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Statistics of convective cloud turbulence from a comprehensive turbulence retrieval method for radar observations

Feist, M. M., Westbrook, C. D., Clark, P. A., Stein, T. H. M., Lean, H. W. and Stirling, A. J. (2019) Statistics of convective cloud turbulence from a comprehensive turbulence retrieval method for radar observations. Quarterly Journal of the Royal Meteorological Society, 145 (719). pp. 727-744. ISSN 1477-870X

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To link to this item DOI: 10.1002/qj.3462

Abstract/Summary

Turbulent mixing processes are important in determining the evolution of convective clouds,and the production of convective precipitation. However, the exact nature of these impacts remains uncertain due to limited observations. Model simulations show that assumptions made in parametrizing turbulence can have a marked effect on the characteristics of simulated clouds. This leads to significant uncertainty in forecasts from convection‐permitting numerical weather prediction (NWP) models. This contribution presents a comprehensive method to retrieve turbulence using Doppler weather radar to investigate turbulence in observed clouds. This method involves isolating the turbulent component of the Doppler velocity spectrum width, expressing turbulence intensity as an eddy dissipation rate, ϵ. By applying this method throughout large datasets of observations collected over the southern United Kingdom using the (0.28° beam‐width) Chilbolton Advanced Meteorological Radar (CAMRa), statistics of convective cloud turbulence are presented. Two contrasting case days are examined: a shallow “shower” case, and a “deep convection” case, exhibiting stronger and deeper updraughts. In our observations, ϵ generally ranges from 10−3 to 10−1 m2/s3, with the largest values found within, around and above convective updraughts. Vertical profiles of ϵ suggest that turbulence is much stronger in deep convection; 95th percentile values increase with height from 0.03 to 0.1 m2/s3, compared to approximately constant values of 0.02–0.03 m2/s3 throughout the depth of shower cloud. In updraught regions on both days, the 95th percentile of ϵ has significant (p < 10−3) positive correlations with the updraught velocity, and the horizontal shear in the updraught velocity, with weaker positive correlations with updraught dimensions. The ϵ‐retrieval method presented considers a very broad range of conditions, providing a reliable framework for turbulence retrieval using high‐resolution Doppler weather radar. In applying this method across many observations, the derived turbulence statistics will form the basis for evaluating the parametrization of turbulence in NWP models.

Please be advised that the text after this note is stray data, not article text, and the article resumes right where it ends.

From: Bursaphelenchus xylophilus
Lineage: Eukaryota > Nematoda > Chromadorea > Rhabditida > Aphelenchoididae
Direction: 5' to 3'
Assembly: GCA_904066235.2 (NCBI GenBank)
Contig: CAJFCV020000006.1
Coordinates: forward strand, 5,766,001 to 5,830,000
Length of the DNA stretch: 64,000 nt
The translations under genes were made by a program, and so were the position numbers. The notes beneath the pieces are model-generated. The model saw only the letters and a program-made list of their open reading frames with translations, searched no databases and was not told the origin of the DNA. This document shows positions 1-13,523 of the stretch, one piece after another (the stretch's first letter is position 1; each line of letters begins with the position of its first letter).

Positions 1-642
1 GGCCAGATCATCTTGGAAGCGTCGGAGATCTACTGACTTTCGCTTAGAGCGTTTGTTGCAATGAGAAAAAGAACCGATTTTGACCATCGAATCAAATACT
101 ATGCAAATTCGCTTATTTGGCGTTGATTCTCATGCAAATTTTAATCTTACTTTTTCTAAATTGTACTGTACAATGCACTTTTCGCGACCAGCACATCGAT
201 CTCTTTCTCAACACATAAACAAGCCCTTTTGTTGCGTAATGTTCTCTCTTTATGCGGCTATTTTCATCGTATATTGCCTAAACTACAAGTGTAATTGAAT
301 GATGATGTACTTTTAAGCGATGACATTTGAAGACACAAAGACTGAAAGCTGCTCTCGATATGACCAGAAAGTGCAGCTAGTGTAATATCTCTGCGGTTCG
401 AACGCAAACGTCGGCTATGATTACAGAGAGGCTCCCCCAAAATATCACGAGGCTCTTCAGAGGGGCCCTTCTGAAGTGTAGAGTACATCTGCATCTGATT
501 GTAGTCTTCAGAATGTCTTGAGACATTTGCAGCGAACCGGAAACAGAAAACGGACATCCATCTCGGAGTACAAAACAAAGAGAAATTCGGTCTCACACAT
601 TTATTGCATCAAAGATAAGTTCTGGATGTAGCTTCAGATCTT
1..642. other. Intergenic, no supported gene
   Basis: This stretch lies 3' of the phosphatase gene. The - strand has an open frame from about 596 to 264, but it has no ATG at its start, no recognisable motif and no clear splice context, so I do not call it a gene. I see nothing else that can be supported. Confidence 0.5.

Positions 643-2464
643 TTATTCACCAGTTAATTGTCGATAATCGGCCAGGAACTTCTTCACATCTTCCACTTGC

Item Type:Article
Refereed:Yes
Divisions:Faculty of Science > School of Mathematical, Physical and Computational Sciences > Department of Meteorology
ID Code:81215
Publisher:Royal Meteorological Society

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